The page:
Saturday, September 29, 2012

Tuesdays in September

For a teacher, Tuesdays in September are an absolute fucking nightmare.

I personally keep the local liquor store in my neighborhood in business because of this month, but in particular, this day. Ok, that might be a bit of a stretch, but the staff becomes very familiar near the end of the month since I've spent some time in there.

So, why are Tuesdays in September so terrifying?

It begins with August.

In August, teachers are still high from all their summer fun. We're well rested, tan (ok, tan-ish in my case), toned, and full of interesting stories of places we've been, people we've met, cheeses we've tasted.

Then the day finally arrives where we head back to our schools for our week of "Professional Development." It first involves sitting through three full days of ridiculously unnecessary and fairly patronizing large meetings, where the highlight--if you're lucky--is a free lunch. Now--it's not typically tasty, but it'll be free. It's sort of their way to keep you on campus and shrink that hour and a half lunch they scheduled into just one without you raising a fuss. So, that leaves two days and a weekend to get your entire year planned and ready to go before students arrive on Monday. Since I always seem to change what I teach every few years, this then becomes the time that I start to cry and realize just how much there is to get done before it's Go Time.

The last frenzy of preparation of materials and meeting with a cohort of people to plan all this shit takes place, the weekend ends, and it's time. Inevitably, the night before the first day of class I get diarrhea AND I get nauseous; naturally, we never have Pepto Bismol when I need it.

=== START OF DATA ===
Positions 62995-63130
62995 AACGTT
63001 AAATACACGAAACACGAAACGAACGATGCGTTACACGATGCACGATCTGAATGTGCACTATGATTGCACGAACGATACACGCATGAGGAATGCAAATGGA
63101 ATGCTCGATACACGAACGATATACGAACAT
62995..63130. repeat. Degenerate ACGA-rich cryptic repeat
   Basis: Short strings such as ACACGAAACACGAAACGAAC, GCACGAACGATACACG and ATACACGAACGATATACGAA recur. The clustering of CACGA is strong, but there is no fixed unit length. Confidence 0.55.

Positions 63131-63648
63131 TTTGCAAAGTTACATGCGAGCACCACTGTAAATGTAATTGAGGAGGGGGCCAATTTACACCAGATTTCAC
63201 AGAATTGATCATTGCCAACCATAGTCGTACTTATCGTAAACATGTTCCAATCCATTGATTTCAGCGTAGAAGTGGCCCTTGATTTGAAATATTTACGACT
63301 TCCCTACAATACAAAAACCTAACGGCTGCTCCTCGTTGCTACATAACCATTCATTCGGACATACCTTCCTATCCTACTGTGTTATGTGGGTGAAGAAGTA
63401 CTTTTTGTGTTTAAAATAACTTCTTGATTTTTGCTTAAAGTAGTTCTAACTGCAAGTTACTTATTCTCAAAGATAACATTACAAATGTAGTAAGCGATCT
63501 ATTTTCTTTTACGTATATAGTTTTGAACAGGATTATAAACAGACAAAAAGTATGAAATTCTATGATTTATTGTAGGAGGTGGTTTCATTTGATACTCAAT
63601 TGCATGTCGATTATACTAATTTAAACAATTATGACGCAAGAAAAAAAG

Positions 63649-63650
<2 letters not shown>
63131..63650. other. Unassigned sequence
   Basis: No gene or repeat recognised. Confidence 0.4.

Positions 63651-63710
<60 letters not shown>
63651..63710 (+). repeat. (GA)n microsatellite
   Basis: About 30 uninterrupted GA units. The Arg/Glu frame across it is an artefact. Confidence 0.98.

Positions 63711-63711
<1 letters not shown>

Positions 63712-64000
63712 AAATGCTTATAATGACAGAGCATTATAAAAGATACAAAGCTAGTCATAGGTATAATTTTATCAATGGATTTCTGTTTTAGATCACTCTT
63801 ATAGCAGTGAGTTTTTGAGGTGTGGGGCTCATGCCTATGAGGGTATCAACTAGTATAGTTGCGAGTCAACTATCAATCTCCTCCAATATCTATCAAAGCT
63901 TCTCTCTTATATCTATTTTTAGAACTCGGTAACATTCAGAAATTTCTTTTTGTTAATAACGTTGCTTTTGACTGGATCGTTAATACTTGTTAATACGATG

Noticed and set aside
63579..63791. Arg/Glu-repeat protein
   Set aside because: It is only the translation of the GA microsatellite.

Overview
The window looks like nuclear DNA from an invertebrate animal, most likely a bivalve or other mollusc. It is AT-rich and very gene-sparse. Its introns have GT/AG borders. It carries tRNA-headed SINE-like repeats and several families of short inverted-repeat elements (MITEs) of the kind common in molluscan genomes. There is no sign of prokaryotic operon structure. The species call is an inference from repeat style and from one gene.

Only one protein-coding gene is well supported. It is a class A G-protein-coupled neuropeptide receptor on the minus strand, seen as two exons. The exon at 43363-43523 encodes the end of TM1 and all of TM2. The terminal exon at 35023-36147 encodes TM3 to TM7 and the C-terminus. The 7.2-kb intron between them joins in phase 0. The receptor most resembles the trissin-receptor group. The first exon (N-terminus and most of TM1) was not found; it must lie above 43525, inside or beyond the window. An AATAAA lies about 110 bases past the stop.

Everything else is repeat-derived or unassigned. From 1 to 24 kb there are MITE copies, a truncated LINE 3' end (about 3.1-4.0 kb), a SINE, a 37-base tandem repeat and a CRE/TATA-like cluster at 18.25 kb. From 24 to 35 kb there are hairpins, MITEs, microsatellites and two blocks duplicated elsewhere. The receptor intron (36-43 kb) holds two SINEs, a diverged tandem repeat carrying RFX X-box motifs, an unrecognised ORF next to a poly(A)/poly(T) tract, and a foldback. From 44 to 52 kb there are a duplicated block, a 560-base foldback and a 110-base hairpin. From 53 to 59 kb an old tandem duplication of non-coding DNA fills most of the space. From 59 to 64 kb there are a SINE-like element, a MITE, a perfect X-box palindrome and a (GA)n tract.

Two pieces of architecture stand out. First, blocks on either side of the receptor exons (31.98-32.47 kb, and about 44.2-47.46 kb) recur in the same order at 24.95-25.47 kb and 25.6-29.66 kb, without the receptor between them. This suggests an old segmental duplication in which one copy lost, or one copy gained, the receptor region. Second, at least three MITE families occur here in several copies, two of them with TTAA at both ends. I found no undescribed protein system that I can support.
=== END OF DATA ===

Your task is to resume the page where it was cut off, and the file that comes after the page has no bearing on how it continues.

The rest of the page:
Despite my best efforts to suspend my Sunday night into eternity, Monday morning arrives and with it more nausea and now sleepiness, confronted only the way God intended---a coffee the size of Montana. The school is abuzz with last minute activities, students and teachers wearing their new attire, laughs, hugs, classes, bells, lecturing on procedures, teaching, a quick lunch, repeat with the afternoon classes and then... it's 4:15. There's a mass exodus. We all take a collective big breath and realize we have to keep doing this until May--oh, shit--June. Then we start planning tomorrow's lesson...

And so it goes.

But what makes September so horrific is because the honeymoon ends after August. Students who just a few weeks ago seemed shy but eager to learn, in a matter of a few classes morph into giant assholes. I went from "getting-to-know-you" group activities, to "shut-the-fuck-up-independent-work" in very short amount of time.

Eventually, all teachers know that it takes time to train your new kids on your procedures, your policies, and your quirks.

All English teachers can attest to this one: students turn in their two-page ESSAY and come in asking what their score was the following day.  Are you fucking kidding me?  There's 160 of you!